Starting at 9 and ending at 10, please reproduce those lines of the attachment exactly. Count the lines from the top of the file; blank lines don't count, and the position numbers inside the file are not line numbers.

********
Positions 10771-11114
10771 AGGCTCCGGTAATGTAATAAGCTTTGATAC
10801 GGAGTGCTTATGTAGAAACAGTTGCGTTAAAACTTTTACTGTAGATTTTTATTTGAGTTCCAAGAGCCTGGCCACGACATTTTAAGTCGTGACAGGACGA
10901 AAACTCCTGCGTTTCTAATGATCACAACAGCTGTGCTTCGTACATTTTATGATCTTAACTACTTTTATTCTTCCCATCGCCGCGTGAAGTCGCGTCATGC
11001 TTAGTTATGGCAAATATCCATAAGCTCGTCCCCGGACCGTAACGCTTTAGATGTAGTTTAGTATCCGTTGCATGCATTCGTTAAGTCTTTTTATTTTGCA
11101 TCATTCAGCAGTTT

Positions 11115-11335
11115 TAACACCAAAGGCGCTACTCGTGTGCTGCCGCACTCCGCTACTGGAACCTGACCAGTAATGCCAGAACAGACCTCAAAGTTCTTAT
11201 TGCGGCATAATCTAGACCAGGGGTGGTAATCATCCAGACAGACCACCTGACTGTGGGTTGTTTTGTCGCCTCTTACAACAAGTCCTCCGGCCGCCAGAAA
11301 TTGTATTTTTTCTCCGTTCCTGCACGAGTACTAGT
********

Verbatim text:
11201 TGCGGCATAATCTAGACCAGGGGTGGTAATCATCCAGACAGACCACCTGACTGTGGGTTGTTTTGTCGCCTCTTACAACAAGTCCTCCGGCCGCCAGAAA
11301 TTGTATTTTTTCTCCGTTCCTGCACGAGTACTAGT